As a dignitary visiting the Shogun at his Nijo-jo Castle in Kyoto, you would pass through the magnificent Karamon Gate, with its Chinese-style gables and exquisite carvings of cranes, lions, pines and plum blossoms. Mindful of the Shogun’s power, you would perhaps hesitate as you entered the Ninomaru-goten Palace: 33 rooms and 800 tatami mats elegantly arranged within six connected buildings in a diagonal line. In the first and largest room, you would be greeted by fierce tigers painted on the bright golden walls. You would be ushered through more gold halls, these decorated with peacocks to signal the Shogun’s wealth, and pine trees to mark his everlasting prosperity. Your sense of awe and anticipation would gradually escalate as you were escorted quietly from one imposing chamber to the next. The Shogun awaits.
On your route through the Palace you would marvel at the floorboards that sing like nightingales as you walk down the corridor. An attendant might explain that the sound of the nightingale floors is produced by clamps moving against nails driven into the wooden supporting beams. Are the floors designed merely to delight and impress, you wonder? Or are they an early warning system, announcing the presence of intruders?
As I paced along the corridor of the Ninomaru-goten Palace accompanied by a chorus of birdsong, my mind turned to early warning systems in business.
‘It’s a small project. We don’t want to distract you.’
If you work in an Agency and you hear these words, alarm bells should be ringing. What is being characterised as a modest and marginal initiative, may well be a door through which your competitors will come streaming in. It’s an early warning that your Clients find you boring, predictable, slow or expensive - perhaps all of these things. They’re keen to try out new talent, to find fresh ideas, to see how a different relationship feels.
‘The boss is very interested in this research project and has decided to attend the debrief next week.’
It is encouraging that your most senior Client is curious about a humble research debrief. But other motives could be at play. What if the Marketing team know which way the findings are heading and have invited their boss to witness your trial and execution? Maybe you’re being set up for a fall.
‘The work’s good, but is it great? Can we push it harder?’
Any Agency worth its salt should have an inner voice encouraging it to take ideas further and faster. In the natural course of events, it is the Clients’ role to rein the Agency back, to sound a note of realism and practicality. So when these challenging sentiments are expressed by your Clients, you should be concerned. The natural order has been overturned and it doesn’t bode well.
‘I think we need to design a new marketing model, something that reinvents the way our brand engages with consumers.’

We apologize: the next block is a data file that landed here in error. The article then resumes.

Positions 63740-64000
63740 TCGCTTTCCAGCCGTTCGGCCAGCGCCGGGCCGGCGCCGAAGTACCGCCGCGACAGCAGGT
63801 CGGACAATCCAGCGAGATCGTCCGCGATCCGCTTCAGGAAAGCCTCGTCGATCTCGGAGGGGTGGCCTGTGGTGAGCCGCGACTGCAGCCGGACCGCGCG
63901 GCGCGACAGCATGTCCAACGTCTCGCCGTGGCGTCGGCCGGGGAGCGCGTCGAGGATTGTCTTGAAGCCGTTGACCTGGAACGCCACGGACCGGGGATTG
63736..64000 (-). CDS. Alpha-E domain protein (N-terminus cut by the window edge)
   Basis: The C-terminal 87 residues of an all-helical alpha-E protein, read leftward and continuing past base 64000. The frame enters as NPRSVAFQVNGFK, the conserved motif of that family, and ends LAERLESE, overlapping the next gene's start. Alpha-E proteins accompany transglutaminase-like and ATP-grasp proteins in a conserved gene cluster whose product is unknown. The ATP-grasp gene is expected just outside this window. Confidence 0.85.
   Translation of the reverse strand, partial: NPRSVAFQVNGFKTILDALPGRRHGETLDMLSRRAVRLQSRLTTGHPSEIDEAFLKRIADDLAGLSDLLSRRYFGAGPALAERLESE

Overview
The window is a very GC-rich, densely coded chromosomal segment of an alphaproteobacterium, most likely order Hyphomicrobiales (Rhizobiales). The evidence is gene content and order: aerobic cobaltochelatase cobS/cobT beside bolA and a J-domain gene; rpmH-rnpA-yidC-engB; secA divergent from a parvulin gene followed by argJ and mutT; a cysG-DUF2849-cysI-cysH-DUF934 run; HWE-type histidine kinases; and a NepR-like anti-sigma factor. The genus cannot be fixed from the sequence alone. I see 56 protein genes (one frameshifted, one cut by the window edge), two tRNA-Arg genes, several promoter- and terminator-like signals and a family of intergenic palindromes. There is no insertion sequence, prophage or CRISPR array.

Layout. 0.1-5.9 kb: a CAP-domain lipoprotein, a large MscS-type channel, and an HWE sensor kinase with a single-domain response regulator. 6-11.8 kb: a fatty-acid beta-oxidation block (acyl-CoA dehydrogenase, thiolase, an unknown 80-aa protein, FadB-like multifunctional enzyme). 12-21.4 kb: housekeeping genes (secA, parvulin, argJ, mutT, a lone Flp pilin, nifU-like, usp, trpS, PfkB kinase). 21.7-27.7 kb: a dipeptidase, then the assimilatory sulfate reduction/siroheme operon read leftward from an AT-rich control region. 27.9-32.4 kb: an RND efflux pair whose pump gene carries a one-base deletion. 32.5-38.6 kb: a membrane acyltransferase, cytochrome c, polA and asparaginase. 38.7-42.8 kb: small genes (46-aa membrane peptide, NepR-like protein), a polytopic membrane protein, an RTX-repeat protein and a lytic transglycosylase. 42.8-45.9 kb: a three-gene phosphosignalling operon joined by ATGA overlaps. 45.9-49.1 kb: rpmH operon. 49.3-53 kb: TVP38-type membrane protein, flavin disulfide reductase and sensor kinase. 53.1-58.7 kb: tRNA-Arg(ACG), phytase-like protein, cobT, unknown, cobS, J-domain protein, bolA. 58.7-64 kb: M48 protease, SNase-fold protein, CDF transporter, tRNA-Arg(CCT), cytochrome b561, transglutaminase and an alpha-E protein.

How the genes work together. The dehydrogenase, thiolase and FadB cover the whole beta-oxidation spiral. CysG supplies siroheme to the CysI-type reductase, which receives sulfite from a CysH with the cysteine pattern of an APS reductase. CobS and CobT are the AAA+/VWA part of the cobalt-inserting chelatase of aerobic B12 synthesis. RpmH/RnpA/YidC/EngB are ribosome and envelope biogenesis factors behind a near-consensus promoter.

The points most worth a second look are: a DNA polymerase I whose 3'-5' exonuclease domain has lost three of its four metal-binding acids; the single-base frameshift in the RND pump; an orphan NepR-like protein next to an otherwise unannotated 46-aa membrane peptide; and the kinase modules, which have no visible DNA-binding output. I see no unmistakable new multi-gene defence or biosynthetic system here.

Of course, all businesses need a new marketing model for the modern era. But you may find that this pronouncement positions you as the old marketing model - and therefore past your sell-by date.
‘As I’m new in this role I’d like the Agency to take me through the brand strategy, campaign thinking and performance data from the bottom up.’
The most obvious early warning sign for any Agency is the appointment of a new senior Client. But sometimes even when we know to be on our guard, we respond in completely the wrong way.
Many times in my Agency career we reassured our new Marketing Director with a presentation that detailed how well we knew the brand, how robust and effective the campaign was. It was only after a number of unfortunate encounters that I realised that new Marketing Directors interpret experience as orthodoxy, longevity as conservatism, confidence as complacency. They’re not looking to keep a gentle hand on the tiller. They’re keen to shake things up, to make their mark.
All businesses need nightingale floors - a sensitivity to the subtle signs of impending crisis, an appreciation of the incidental events and innocuous remarks that in fact prefigure danger. If you’re lucky, your nightingale floors will alert you just in time to avert disaster.
And so finally you arrive in the Ohiroma or Grand Hall for your audience. The Shogun sits on a raised dais, facing south, attended by his court. You quiver a little. He doesn’t like to hear bad news.
Three hundred years or so later one would anticipate a meeting with John Bartle and Nigel Bogle with a similar sense of apprehension. They too commanded admiration and anxiety in equal measure. They too had an office on a raised step. But you knew as you approached them with your request to intervene on the account that was in crisis, that it was already too late. You should have acted sooner.
'I know the highest and the best.
I accord them all due respect.
But the brightest jewel inside of me
Glows with pleasure at my own stupidity.
This is a song from under the floorboards.
This is a song from where the wall is cracked.'
Magazine, 'A Song From Under the Floorboards' (Barry Adamson / Howard Devoto / John E Doyle / John Mc Geogh / David Tomlinson)